When the prisoners do not have organised activities, they spend their time in their cells, the corridor and this common room, where they can watch television or play different games. Some also use the space to carry out artistic endeavours. At the request of the administration, I had to scratch out one of the inmates, who had not participated in the photo workshop. – © I. T. / Jérémie Jung / Signatures
In a common room, A. takes a photo of himself in a mirror. He crafted the flowers from paper with his own two hands before using them to decorate the mirror. – © A. / Jérémie Jung / Signatures
The prisoners have a small fenced-in courtyard which enables them to cool off when they have permission to do so. While developing the negatives in one of the sanitary facilities of the prison, I was very surprised to discover the coolness and the creativity of the teenagers. The participants had been instructed to tell their stories and were free to take photos of whatever they wanted or could. Here, I. asked one of his fellow inmates to take a photo of him. – © I. T. / Jérémie Jung / Signatures
N., 18 years old. He is reserved and does not photograph much, only taking 15 or so photos. Maybe he does not feel like showing his environment or maybe he does not find anything there which is worth being shown. He does not tell me. Like a lot of his fellow inmates, he is athletic. On the inside, he asks me to take his portrait, perched on a pull-up bar, behind the school building. On the outside, in Riga, he sends me to two places: a playground – a childhood memory, he explains to me – and a pitch for street sports. I found birds there.
This building is inhabited by 19 prisoners in remand detention. In 2018, 39 young men were incarcerated in Latvia. The other 20, who had been sentenced, were kept in a separate building. All were indicted when they were minors. They can be held in CAIN starting at age 14, and they can stay there until age 25. They are thus protected from the adult prison world, which is presented as being tougher.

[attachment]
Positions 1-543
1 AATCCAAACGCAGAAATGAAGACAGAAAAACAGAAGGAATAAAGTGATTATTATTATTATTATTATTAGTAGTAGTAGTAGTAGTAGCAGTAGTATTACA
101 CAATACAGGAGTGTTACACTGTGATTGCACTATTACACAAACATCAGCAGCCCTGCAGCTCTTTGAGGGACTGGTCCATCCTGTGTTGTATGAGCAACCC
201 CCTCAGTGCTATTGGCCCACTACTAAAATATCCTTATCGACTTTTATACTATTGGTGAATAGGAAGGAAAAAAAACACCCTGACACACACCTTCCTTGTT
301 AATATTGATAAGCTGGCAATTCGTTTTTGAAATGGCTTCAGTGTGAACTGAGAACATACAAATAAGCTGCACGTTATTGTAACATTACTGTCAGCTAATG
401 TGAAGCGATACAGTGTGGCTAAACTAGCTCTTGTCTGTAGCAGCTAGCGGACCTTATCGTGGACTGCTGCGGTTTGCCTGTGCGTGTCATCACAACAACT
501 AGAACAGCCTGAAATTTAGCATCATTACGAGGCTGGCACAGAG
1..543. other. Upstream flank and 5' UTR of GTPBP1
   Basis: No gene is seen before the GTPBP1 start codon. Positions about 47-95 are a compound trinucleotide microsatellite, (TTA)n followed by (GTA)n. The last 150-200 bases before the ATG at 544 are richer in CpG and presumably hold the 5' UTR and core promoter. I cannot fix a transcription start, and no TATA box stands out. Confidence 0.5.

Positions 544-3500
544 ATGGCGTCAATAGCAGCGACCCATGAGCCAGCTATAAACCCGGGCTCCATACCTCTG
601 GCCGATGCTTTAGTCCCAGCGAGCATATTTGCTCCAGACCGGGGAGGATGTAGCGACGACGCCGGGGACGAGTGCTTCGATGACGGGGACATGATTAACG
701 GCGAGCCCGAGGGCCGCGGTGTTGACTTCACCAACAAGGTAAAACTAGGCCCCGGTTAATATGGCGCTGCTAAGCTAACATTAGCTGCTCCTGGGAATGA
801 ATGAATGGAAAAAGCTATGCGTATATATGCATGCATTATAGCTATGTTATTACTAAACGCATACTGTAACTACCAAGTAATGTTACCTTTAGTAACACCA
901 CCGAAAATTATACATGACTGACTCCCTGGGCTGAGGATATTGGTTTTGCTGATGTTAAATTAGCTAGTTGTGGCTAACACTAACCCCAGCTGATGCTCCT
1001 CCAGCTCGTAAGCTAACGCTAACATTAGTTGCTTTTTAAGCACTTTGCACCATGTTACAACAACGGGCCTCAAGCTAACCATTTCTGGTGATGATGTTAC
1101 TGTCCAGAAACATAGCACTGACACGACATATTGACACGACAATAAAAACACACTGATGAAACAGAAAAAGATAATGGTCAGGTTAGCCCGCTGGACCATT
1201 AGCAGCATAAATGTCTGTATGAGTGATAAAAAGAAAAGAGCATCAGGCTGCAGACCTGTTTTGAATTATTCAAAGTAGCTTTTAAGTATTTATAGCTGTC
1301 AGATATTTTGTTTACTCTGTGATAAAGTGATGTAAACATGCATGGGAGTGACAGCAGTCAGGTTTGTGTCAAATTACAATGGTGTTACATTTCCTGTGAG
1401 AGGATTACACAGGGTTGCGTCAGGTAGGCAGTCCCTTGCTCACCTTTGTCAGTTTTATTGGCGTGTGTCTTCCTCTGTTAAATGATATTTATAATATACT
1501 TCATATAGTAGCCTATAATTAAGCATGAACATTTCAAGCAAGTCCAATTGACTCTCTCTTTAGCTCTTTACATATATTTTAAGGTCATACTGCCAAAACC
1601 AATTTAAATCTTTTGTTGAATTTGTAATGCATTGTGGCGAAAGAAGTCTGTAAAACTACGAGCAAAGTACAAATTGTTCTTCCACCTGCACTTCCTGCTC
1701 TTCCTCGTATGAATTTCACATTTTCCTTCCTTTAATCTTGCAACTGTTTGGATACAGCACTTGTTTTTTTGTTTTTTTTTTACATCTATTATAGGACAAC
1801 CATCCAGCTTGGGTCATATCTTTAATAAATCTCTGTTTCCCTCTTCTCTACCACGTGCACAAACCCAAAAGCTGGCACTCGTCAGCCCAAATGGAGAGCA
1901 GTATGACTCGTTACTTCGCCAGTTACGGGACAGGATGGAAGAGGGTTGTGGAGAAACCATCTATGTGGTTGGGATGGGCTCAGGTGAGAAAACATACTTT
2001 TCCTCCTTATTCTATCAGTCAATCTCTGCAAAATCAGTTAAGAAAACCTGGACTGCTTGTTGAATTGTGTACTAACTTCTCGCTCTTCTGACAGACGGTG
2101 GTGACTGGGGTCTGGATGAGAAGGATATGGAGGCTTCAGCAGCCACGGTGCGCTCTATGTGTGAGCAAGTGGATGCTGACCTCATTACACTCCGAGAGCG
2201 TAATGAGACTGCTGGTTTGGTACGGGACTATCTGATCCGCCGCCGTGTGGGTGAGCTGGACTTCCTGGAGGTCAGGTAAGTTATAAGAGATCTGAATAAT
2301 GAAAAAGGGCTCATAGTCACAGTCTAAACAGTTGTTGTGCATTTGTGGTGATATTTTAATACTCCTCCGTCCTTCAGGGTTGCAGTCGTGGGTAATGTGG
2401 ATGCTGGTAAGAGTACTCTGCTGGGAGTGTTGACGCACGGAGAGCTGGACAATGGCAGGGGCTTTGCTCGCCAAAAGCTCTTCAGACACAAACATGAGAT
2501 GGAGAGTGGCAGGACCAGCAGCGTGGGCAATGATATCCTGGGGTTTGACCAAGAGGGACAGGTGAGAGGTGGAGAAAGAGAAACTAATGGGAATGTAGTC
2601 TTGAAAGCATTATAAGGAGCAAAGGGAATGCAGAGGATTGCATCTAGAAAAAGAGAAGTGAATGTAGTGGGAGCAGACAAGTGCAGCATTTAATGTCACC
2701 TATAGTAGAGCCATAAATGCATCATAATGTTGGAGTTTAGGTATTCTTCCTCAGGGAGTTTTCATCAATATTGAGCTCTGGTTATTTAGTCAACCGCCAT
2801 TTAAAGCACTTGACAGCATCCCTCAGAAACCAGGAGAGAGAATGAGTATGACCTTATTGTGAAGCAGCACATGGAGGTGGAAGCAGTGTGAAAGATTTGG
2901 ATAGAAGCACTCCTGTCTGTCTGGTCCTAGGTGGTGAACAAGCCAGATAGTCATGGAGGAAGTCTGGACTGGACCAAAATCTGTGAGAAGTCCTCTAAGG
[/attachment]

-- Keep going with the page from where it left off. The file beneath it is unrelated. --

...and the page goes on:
The prisoners move around between the different buildings: a school, a sports hall, a church (pictured), a dining hall and their cells. The multidenominational church is the penitentiary’s oldest structure, and incidentally, many inmates find faith behind bars. Some even get baptised, choosing a fellow inmate as their godfather. At the request of the administration, I had to remove a part of the exterior perimeter wall, although it was already blurry. – © E. / Jérémie Jung / Signatures
In response to my question “What do you do during school holidays?”, one inmate said, “Most of the time, we get bored.” Although some try to escape from their daily lives, the prison environment seems to continue to be psychologically brutal. I often questioned what impact imprisonment, coupled with the offence committed, must have on the developing personalities of these young men. – © R. / Jérémie Jung / Signatures
After serving a long sentence, some worry about their release. To prepare for it, they are assisted by an adviser for one year. – © O. / Jérémie Jung / Signatures

"I do not know why these teenagers are incarcerated nor will I try to know the reason. I only know that some of them are serving lengthy sentences. I would like to believe that there are solutions other than custodial sentences. "


Jérémie Jung


Jérémie Jung is a French photographer interested in the Baltic region and its cultural identities. His work has been published by media outlets such as National Geographic, Geo and The Washington Post. In France, he has displayed his work in museums such as the Musée d’Orsay in Paris and at the Arles photo festival Rencontres de la photographie.
He received the ANI-PixTrakk award in 2017 at the festival Visa pour l’Image.

Born in 1980, Jérémie Jung graduated from the Faculté des Arts Plastiques (Visual Arts department) in Strasbourg and trained as a photojournalist at EMI-CFD in Paris.
Jérémie Jung is represented by the agency Signatures.